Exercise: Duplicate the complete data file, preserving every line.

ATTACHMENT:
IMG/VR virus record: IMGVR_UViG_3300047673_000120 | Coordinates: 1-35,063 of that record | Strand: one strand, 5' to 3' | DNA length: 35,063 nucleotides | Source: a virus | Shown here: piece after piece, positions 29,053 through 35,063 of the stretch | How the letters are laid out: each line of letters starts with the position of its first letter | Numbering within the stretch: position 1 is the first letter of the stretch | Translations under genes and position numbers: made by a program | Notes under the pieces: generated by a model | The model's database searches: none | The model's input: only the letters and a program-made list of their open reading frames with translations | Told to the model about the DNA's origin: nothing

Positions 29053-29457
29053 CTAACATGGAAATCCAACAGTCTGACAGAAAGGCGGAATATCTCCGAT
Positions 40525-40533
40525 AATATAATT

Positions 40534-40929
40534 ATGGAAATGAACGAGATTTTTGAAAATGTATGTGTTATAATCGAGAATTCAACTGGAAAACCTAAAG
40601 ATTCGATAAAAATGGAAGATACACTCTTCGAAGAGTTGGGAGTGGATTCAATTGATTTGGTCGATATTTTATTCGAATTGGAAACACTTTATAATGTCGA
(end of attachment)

IMG/VR virus record: IMGVR_UViG_3300047673_000120 | Coordinates: 1-35,063 of that record | Strand: one strand, 5' to 3' | DNA length: 35,063 nucleotides | Source: a virus | Shown here: piece after piece, positions 29,053 through 35,063 of the stretch | How the letters are laid out: each line of letters starts with the position of its first letter | Numbering within the stretch: position 1 is the first letter of the stretch | Translations under genes and position numbers: made by a program | Notes under the pieces: generated by a model | The model's database searches: none | The model's input: only the letters and a program-made list of their open reading frames with translations | Told to the model about the DNA's origin: nothing

Positions 29053-29457
29053 CTAACATGGAAATCCAACAGTCTGACAGAAAGGCGGAATATCTCCGAT
Positions 40525-40533
40525 AATATAATT

Positions 40534-40929
40534 ATGGAAATGAACGAGATTTTTGAAAATGTATGTGTTATAATCGAGAATTCAACTGGAAAACCTAAAG
40601 ATTCGATAAAAATGGAAGATACACTCTTCGAAGAGTTGGGAGTGGATTCAATTGATTTGGTCGATATTTTATTCGAATTGGAAACACTTTATAATGTCGA